As humans, we crave explanations for the evil we encounter so we can try to make sense of it. We never got that for Charles Manson.
Despite all the books and movies about him, all the songs and artwork and TV specials and essays and merchandise and internet fan sites, Manson remained as unknowable and inscrutable as he was in August 1969, when the “family” he assembled in Southern California went on a murderous rampage that took seven lives.
There have been many bizarre murders since then, but none has gripped us like the one orchestrated by Manson. The violence seemed random. The lurid details — drugs, group sex, ritual killings, words scrawled in blood — were irresistible. The banal elements were scarily commonplace — the single mother whose life of petty crime left Manson in foster homes and reformatories, the Dale Carnegie book that taught him how to influence people, the Beatles lyrics that inspired him, his failed attempts to become a rock musician. And the women who were his followers were familiar — middle-class misfits and loners from broken homes whom Manson knew how to seduce, abuse and control, and to persuade to murder again and again.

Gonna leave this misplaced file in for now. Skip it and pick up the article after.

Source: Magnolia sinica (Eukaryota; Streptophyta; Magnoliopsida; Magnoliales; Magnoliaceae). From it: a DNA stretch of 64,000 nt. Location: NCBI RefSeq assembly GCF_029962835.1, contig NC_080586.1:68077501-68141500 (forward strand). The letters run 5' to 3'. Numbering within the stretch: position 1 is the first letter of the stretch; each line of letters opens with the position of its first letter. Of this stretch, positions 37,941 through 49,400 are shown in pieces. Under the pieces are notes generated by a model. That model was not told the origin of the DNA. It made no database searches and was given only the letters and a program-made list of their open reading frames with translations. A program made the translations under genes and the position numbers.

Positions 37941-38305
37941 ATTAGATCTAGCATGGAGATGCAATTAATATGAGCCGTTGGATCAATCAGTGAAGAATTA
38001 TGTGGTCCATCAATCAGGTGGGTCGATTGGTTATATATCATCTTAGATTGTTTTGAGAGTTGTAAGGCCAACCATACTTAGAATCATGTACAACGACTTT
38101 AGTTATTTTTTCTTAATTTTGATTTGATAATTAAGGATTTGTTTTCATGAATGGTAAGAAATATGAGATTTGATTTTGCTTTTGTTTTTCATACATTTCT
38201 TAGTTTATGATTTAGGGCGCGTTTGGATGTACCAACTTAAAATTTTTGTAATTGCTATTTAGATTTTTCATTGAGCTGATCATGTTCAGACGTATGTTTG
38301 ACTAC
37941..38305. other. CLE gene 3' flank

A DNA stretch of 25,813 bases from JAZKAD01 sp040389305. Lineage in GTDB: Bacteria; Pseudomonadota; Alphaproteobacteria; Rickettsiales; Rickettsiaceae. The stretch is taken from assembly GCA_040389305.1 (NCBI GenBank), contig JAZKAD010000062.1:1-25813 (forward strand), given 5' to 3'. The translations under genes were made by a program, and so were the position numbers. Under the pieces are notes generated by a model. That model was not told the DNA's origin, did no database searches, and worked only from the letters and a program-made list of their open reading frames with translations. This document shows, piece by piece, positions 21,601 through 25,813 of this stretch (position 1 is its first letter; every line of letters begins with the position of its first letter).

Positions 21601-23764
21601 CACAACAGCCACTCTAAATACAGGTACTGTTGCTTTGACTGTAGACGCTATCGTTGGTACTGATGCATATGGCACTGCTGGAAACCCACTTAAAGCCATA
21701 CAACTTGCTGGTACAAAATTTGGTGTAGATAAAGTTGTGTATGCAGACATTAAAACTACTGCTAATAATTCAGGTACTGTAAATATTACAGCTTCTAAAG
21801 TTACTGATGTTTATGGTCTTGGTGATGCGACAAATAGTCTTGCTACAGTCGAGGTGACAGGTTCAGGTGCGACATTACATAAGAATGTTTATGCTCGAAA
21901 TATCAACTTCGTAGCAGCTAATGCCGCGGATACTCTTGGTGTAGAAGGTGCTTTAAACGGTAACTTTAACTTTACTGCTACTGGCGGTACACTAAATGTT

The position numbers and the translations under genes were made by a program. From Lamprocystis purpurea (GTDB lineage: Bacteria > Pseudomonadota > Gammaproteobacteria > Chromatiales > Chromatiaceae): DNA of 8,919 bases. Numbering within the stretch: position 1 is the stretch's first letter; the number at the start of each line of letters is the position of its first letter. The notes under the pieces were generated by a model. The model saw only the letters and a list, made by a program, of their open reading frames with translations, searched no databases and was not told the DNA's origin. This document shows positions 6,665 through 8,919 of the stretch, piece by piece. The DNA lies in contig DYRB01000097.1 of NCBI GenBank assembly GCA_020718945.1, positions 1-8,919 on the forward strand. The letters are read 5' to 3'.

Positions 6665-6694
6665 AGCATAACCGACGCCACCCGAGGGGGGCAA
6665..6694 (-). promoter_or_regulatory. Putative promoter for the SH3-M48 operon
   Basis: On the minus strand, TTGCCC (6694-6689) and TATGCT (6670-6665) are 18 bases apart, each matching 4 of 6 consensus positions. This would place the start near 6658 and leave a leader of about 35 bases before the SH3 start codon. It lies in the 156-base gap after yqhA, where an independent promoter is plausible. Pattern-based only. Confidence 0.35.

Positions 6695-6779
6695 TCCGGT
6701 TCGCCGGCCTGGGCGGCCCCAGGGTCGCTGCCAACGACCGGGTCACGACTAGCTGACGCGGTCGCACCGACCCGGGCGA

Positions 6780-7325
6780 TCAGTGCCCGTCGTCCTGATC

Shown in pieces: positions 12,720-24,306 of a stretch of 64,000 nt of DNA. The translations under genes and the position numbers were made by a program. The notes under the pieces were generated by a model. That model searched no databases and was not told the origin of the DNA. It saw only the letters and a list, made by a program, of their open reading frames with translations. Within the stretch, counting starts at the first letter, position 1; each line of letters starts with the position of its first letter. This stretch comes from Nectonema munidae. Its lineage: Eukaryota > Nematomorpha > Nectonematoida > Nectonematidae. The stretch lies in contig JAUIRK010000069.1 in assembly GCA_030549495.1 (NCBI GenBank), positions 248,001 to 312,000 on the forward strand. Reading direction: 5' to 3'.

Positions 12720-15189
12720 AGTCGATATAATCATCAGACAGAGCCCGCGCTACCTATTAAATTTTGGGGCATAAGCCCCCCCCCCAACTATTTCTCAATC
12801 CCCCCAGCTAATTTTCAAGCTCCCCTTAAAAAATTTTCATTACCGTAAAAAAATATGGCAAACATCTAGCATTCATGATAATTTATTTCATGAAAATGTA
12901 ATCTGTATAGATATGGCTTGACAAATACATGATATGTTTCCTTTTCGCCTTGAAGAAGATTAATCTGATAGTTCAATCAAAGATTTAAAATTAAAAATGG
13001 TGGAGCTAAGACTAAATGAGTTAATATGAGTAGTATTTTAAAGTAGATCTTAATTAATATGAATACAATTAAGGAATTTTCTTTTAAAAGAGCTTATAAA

He was evidence that unspeakable evil can find anyone, and he inhabited our psyches as a real-world Satan. The cult of Manson was as much about our response to him as it was about Manson himself. And he haunted us for decades, creeping out from our subconscious every time he came up for parole. That won’t end with his death Sunday.
Manson ultimately will be remembered for more than the awful violence of that hot August night. His most prominent victim, actress Sharon Tate, who was married to film director Roman Polanski, was eight-and-a-half months pregnant when she was slaughtered. Her mother became a powerful spokeswoman for victims’ rights and was instrumental in the passage of a law that allowed for victim impact statements in California, a right that has spread in some form to all 50 states.
But Manson’s legacy mostly will be as a metaphor for evil incarnate and the uneasiness he instilled in us. Manson once said, “I am just a mirror. Anything you see in me is you.”
It wasn’t true, but the possibility was terrifying.